As Nigerians prepare to elect new leaders next Saturday, workers on essential services, like doctors and nurses and soldiers on battleground are not expected to vote even though they might have registered.
Apart from these people, there are some others who will not also participate in the elections because of their circumstances.
They include those in hospitals across the country, senior citizens in old people’s homes and some persons living with disabilities. Among this group are lepers in colonies across the states though the majority of them said that they would vote because they voted in past elections.
Our health comes first before elections —Patients
Lying feebly on the bed in a female ward, a middle-aged woman, Mrs Bisi Esubiyi, who could hardly talk with cannulas passed through her nose and forehead, gestured our correspondent to a seat near her as she squeezed her face because of the pain she was passing through.
The lanky woman looked pale as her husband and three daughters created a human shield round her. Despite her condition, Esubiyi struggled to talk with one of our correspondents though very faintly.
She told our correspondent that she had been in the surgical emergency ward for a while and was just transferred to the ward some days ago. Expectedly praying for quick healing, it wasn’t certain, however, she would leave the hospital bed anytime soon as her condition was critical.
Although she refused to disclose the nature of her sickness, she was obviously very ill.
Esubiyi, who forced a smile, was surprised to be asked if she wouldn’t miss participating in the coming elections.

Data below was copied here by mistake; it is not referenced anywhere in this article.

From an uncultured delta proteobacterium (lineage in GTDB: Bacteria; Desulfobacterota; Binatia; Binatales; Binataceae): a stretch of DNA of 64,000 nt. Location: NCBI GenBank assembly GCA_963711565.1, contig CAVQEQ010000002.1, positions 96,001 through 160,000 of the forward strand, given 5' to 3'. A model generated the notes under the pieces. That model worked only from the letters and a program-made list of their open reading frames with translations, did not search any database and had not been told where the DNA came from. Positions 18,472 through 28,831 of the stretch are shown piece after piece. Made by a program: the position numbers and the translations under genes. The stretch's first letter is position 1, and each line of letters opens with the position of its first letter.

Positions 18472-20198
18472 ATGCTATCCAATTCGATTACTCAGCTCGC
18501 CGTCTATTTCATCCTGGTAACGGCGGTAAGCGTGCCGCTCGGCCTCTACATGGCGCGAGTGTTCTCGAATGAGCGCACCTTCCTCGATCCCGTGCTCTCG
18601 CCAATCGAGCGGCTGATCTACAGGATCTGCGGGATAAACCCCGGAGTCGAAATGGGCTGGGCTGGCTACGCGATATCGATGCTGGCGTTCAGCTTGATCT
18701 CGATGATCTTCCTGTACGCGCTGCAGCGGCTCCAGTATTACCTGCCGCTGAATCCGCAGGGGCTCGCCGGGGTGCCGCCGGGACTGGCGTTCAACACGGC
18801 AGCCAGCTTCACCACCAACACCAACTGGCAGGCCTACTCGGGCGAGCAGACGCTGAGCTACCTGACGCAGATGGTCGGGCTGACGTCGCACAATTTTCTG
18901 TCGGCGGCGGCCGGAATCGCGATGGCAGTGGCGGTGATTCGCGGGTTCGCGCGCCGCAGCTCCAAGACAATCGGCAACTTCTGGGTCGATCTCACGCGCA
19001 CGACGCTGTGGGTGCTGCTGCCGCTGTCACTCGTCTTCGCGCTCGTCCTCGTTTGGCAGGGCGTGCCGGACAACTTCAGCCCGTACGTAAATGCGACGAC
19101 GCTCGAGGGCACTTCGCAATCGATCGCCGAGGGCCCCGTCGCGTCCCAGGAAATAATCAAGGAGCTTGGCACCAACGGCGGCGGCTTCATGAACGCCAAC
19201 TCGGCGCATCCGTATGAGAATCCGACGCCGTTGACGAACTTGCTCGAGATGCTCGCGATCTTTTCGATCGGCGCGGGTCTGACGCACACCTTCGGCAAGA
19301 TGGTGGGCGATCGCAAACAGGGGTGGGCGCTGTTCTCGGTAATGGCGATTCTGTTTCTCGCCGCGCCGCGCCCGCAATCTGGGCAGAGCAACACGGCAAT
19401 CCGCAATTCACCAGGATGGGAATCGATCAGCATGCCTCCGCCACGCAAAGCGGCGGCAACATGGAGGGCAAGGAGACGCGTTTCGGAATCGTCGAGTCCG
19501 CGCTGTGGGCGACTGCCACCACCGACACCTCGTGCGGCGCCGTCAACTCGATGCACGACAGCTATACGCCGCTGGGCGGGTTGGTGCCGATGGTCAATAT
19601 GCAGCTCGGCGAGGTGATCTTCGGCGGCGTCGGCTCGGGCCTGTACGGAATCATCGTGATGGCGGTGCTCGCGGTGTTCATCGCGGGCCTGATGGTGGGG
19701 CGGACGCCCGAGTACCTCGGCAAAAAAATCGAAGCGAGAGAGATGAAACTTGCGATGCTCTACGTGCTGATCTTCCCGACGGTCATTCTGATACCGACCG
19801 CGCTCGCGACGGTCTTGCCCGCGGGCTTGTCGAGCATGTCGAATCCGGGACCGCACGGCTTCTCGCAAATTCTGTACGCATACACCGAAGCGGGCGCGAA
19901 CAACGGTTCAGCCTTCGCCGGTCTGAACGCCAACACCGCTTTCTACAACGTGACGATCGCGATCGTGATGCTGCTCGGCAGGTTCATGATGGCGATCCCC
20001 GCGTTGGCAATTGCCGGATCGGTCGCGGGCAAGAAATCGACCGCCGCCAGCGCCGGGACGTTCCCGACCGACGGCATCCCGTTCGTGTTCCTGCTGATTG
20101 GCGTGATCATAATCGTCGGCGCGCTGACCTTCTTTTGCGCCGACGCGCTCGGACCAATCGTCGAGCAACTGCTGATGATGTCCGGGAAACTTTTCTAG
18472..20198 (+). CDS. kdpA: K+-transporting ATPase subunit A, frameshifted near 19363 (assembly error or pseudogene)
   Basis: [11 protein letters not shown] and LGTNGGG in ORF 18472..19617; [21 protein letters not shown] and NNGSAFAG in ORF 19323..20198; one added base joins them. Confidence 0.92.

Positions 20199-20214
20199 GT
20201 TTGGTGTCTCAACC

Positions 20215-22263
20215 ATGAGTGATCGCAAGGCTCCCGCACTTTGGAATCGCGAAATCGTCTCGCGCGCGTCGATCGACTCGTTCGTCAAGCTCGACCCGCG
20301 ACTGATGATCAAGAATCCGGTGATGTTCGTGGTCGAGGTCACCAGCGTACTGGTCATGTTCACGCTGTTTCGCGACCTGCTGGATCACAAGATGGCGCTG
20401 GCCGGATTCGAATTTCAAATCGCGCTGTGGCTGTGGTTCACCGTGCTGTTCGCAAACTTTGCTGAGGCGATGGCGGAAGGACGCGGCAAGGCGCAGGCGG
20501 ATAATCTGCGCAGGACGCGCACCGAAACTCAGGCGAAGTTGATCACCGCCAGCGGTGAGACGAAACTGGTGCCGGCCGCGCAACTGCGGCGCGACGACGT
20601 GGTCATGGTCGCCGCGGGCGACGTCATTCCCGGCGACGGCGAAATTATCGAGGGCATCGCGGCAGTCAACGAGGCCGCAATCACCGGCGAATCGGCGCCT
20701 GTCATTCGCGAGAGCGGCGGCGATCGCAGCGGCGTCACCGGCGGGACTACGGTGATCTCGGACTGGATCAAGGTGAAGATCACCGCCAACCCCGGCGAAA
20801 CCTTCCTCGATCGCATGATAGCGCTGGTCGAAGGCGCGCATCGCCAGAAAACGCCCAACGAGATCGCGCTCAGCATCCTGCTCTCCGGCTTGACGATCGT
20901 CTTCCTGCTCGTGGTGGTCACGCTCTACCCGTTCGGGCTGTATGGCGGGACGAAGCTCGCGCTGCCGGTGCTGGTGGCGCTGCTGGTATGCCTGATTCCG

She said, “I have no issue with voting nor with any candidate but my health is more important to me. I am a patriotic citizen but my health comes first.
“If there is a voting centre within the hospital, I am still not sure that I will be interested. I wish the best candidate emerge the winner as the result will determine our fate as a nation.
“We have spent much money in the hospital and all I am concerned about is how to get better. One cannot be going through the kind of pain I am experiencing and still think of voting. What I can do in my sick bed is to pray for the country as well as my speedy recovery.”
Esubiyi, who prayed to be discharged soon, stated, “Even if I’m discharged from the hospital early, I will be too weak to be in a queue to vote or endure the stress at polling centre. I cannot risk my health.”
Another septuagenarian patient at a general hospital in Lagos, identified only as Mrs Onesirosan, sat on a chair cracking her knuckles when one of our correspondents walked in. She affectionately flashed an infectious smile, indicating she longed for a company to chat with.
The septuagenarian didn’t mince words in expressing her displeasure about the situation in the country.
Onesirosan said, “I have stopped voting. Although I am in the hospital and wouldn’t be able to vote, I don’t care about voting. I stopped voting before the last general elections. The truth is that our government has failed us.